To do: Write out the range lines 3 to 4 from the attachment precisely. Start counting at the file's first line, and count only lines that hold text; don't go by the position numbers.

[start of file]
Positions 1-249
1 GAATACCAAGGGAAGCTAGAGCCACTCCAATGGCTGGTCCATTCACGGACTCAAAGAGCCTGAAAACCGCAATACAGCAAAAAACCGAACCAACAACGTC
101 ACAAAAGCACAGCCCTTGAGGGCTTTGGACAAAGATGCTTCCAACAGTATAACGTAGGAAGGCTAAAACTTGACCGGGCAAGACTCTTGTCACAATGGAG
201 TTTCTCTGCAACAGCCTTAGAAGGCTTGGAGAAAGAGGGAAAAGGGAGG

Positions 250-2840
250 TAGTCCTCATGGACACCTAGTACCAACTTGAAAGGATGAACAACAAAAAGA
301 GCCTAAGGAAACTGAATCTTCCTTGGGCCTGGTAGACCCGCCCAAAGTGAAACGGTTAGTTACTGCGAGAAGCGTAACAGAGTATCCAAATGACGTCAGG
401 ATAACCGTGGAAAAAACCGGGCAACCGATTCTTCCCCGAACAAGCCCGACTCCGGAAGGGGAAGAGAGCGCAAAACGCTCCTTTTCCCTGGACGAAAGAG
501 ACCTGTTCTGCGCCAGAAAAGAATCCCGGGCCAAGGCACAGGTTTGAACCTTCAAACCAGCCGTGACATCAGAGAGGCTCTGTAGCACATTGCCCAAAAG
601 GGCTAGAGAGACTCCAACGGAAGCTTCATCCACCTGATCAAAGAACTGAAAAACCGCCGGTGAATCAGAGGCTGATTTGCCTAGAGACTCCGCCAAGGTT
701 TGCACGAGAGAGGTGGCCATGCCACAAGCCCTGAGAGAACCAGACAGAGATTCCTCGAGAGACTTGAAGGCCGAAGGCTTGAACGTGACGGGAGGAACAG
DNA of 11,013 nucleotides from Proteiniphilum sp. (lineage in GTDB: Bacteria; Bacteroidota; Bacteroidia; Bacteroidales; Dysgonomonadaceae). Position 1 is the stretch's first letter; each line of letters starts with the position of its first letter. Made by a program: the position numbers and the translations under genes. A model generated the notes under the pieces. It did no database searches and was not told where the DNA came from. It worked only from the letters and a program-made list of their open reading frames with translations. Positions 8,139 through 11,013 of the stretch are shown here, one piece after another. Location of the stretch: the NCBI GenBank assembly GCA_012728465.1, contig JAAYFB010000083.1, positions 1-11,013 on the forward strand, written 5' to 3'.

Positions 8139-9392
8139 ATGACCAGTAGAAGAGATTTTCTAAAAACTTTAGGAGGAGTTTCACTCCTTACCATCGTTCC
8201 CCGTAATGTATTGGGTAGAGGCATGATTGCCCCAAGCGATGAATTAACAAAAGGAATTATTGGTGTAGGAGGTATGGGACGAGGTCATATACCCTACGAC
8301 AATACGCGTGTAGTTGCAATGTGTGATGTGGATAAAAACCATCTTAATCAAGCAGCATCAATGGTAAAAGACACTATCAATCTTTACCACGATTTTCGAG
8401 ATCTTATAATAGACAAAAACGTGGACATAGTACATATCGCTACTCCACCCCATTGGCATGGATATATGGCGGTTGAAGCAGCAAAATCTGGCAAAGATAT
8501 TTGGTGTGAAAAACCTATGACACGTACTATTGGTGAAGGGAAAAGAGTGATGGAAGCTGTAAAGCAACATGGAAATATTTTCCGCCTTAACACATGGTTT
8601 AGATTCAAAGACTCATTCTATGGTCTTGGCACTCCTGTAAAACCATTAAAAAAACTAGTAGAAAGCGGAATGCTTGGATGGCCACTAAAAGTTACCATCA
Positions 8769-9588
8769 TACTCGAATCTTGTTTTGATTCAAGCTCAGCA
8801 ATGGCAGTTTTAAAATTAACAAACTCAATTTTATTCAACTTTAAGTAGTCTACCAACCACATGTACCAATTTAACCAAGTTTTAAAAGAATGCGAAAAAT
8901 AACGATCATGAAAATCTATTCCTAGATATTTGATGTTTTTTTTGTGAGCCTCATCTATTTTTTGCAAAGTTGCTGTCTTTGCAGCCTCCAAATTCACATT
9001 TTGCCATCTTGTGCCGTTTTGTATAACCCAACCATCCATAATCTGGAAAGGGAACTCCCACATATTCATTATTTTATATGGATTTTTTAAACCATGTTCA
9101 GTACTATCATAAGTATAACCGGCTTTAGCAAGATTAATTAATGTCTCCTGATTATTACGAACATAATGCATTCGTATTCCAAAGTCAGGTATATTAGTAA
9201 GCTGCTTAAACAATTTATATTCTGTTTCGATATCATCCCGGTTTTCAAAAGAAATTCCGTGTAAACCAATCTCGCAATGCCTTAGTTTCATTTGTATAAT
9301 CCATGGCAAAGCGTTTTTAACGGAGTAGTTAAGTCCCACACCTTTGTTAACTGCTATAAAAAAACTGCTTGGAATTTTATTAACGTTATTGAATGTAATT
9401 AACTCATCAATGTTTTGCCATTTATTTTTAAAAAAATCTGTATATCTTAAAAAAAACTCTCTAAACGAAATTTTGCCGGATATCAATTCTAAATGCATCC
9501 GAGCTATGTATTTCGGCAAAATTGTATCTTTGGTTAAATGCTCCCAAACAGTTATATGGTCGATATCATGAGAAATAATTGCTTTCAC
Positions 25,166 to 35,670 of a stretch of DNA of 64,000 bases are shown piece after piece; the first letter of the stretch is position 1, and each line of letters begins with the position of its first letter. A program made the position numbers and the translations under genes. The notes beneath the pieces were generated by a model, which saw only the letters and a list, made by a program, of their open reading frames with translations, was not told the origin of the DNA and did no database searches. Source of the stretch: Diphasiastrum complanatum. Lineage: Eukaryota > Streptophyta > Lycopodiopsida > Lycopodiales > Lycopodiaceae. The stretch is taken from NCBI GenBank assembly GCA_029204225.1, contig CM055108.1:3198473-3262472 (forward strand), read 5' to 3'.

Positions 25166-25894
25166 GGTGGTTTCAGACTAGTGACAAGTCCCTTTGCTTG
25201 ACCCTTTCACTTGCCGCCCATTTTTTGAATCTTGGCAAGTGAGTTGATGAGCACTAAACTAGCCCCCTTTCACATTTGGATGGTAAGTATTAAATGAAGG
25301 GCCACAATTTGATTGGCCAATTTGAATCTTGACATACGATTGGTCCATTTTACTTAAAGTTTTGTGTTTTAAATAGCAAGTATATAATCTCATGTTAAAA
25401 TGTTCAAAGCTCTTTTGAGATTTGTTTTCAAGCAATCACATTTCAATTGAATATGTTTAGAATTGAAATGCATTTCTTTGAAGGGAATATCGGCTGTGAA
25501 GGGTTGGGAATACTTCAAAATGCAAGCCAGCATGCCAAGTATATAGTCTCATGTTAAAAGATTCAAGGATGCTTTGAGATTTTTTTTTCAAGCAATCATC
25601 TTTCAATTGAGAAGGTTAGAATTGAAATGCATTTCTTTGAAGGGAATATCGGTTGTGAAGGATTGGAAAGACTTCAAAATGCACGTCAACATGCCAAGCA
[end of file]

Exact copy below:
101 ACAAAAGCACAGCCCTTGAGGGCTTTGGACAAAGATGCTTCCAACAGTATAACGTAGGAAGGCTAAAACTTGACCGGGCAAGACTCTTGTCACAATGGAG
201 TTTCTCTGCAACAGCCTTAGAAGGCTTGGAGAAAGAGGGAAAAGGGAGG